LA 'swatting' suspect to answer charges in Kansas over hoax call that led to fatal police shooting – Los Angeles Times

The Los Angeles man at the center of what is believed to be the first fatal “swatting” incident in the U.S. is being held on suspicion of manslaughter in connection with a hoax phone call that led to a deadly shooting in Kansas, records show.

Tyler Rai Barriss, 25, was booked Thursday on suspicion of involuntary manslaughter and interference with law enforcement, according to Wichita police records. Barriss has also been accused of making a false alarm,a felony.

Authorities allege that a dispute over an online video game led Barriss to call a Wichita police dispatcher and falsely claim that he had shot his father and was holding two other people hostage inside a Wichita home on Dec. 28.

But Barriss was in Los Angeles, not Kansas, and there was no hostage situation. When Wichita police responded, they shot and killed an innocent man after a brief confrontation.

Andy Finch, 28, was fatally shot by police who have said they believed he was armed when he reached toward his waistband and pointed at officers.

Barriss was scheduled to make his first appearance in a Wichita courtroom Friday afternoon, said Dan Dillon, a spokesman for the Sedgwick County district attorney’s office. Dillon declined to comment on the specific charges until after the hearing. Barriss is being held in lieu of $500,000 bail, jail records show.

Law enforcement sources told The Times last week that the dispute that led to the hoax call stemmed from an argument over an online matchup in “Call of Duty: World War II,” a recently released first-person shooting game.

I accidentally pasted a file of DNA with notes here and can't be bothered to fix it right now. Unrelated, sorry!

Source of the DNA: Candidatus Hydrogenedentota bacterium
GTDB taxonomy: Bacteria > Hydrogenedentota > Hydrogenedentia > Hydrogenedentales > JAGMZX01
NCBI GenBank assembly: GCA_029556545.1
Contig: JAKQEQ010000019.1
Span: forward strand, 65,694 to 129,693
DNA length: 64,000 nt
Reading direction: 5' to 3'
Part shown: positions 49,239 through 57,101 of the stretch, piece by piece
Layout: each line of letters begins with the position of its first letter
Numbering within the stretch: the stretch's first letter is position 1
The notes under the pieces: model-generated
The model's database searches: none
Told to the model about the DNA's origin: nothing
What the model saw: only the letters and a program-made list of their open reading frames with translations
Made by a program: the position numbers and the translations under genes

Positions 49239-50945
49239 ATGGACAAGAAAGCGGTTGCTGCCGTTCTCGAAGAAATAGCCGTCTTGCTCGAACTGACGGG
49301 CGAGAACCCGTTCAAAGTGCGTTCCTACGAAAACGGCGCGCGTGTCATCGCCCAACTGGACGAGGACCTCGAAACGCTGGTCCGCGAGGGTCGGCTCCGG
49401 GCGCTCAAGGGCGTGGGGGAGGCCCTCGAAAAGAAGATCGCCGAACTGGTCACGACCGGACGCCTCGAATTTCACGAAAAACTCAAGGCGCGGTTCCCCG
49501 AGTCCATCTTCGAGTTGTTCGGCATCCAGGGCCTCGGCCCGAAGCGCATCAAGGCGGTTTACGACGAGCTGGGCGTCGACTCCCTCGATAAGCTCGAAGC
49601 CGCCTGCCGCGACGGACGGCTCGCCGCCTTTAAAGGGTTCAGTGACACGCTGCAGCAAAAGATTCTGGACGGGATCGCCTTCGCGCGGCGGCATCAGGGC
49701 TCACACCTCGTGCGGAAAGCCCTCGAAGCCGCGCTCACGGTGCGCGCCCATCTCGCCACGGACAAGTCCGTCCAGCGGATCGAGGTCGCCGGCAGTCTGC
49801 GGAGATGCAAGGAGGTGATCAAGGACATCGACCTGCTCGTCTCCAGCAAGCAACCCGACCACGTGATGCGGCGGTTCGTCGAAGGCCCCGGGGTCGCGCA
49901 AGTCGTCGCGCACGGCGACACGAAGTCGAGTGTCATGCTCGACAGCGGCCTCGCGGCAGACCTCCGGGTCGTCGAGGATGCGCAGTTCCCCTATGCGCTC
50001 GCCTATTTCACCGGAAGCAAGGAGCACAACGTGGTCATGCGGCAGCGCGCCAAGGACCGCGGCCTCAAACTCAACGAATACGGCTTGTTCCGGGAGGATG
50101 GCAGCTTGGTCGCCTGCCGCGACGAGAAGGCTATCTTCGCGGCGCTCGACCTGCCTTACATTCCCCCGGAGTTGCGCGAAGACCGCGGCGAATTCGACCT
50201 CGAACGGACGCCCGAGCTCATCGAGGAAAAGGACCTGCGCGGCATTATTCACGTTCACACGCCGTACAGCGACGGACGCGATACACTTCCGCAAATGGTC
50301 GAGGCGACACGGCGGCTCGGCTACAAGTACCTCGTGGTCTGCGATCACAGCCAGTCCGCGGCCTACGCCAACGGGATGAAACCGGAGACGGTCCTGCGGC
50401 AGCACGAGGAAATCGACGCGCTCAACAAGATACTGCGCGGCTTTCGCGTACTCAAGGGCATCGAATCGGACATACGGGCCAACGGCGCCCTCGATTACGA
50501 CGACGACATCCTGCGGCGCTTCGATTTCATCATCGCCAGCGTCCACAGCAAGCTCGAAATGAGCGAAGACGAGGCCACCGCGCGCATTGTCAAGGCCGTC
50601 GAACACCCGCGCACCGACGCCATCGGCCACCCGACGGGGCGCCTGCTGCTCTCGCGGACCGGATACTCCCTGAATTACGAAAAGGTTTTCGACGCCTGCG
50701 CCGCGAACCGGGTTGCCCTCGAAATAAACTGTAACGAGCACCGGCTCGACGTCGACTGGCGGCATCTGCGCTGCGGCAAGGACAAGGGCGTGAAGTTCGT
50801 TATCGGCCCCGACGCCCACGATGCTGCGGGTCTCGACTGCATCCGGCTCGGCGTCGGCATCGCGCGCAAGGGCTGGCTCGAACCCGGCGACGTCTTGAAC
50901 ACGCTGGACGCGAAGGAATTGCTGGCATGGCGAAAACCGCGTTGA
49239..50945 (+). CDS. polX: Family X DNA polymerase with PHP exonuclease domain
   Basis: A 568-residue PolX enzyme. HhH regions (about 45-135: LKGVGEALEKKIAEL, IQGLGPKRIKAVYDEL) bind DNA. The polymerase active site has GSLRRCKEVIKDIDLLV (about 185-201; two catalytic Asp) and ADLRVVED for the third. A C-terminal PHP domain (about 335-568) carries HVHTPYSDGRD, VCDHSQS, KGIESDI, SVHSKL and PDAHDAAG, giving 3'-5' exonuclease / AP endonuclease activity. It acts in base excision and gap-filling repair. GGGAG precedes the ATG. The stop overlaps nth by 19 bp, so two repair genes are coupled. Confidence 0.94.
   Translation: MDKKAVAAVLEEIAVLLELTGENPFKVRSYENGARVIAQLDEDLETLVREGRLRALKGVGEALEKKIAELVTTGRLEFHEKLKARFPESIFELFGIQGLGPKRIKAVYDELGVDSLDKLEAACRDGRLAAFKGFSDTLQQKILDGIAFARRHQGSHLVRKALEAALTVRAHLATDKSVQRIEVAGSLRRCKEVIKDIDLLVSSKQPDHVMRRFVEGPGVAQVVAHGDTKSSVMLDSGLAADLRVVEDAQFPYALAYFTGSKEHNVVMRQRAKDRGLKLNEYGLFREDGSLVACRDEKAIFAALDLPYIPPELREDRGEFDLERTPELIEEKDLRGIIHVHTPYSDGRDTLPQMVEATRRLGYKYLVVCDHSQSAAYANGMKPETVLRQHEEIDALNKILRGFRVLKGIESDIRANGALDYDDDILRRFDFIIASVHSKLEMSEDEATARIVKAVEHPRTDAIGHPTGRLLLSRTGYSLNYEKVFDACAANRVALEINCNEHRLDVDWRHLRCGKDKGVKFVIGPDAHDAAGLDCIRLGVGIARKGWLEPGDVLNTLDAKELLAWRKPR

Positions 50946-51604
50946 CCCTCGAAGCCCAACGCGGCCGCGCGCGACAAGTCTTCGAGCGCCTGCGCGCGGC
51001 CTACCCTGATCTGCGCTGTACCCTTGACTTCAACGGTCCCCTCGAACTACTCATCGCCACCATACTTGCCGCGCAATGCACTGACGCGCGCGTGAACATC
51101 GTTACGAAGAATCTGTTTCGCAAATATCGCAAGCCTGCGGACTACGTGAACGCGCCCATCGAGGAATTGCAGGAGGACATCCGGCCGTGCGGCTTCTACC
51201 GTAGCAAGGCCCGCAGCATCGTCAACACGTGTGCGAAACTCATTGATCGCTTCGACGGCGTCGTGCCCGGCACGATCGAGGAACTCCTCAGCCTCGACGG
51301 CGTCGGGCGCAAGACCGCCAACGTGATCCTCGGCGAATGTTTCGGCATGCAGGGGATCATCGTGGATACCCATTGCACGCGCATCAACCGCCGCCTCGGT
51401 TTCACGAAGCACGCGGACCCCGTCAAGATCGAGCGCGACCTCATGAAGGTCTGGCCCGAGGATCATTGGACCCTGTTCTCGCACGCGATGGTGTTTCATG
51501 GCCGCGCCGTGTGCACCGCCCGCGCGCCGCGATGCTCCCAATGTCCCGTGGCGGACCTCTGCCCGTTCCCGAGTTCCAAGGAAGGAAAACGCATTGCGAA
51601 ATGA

Neither Barriss nor Finch was involved in the disputed game, according to the sources, who spoke on condition of anonymity because the investigation is ongoing. The sources said investigators believe that someone involved in the dispute asked Barriss to make the call.

The shooting happened at the home of Finch’s mother, according to an attorney representing his relatives.

Barriss had a reputation for helping people gain revenge against online enemies and gaming opponents through swatting — placing a hoax phone call about a dangerous situation in order to trigger a massive police response at an address to frighten its occupants.

He pleaded no contest to charges of making false bomb threats in the Los Angeles area in 2016, sparking evacuations at a Glendale TV station and an elementary school and a middle school the year before, records show.

Glendale police believe he was involved in at least two dozen other swatting and hoax calls around Southern California in recent years. The Los Angeles Police Department was investigating Barriss for allegedly making similar calls in late 2017, and had planned a meeting with federal prosecutors before arresting the 25-year-old in connection with the Kansas incident.

Barriss has also been linked to swatting incidents in Illinois and New Hampshire, according to court records.

Earlier this week, Canadian police issued an arrest warrant for Barriss accusing him of placing a similar call just six days prior to the Kansas shooting. Barriss was allegedly targeting the home of a young woman he met online, authorities in Calgary said.

Barriss was arrested by the LAPD earlier this month and agreed to waive extradition and be taken to Kansas to face charges.

james.queally@latimes.com

richard.winton@latimes.com

Follow @JamesQueallyLAT & @lacrimes for crime and police news in California.

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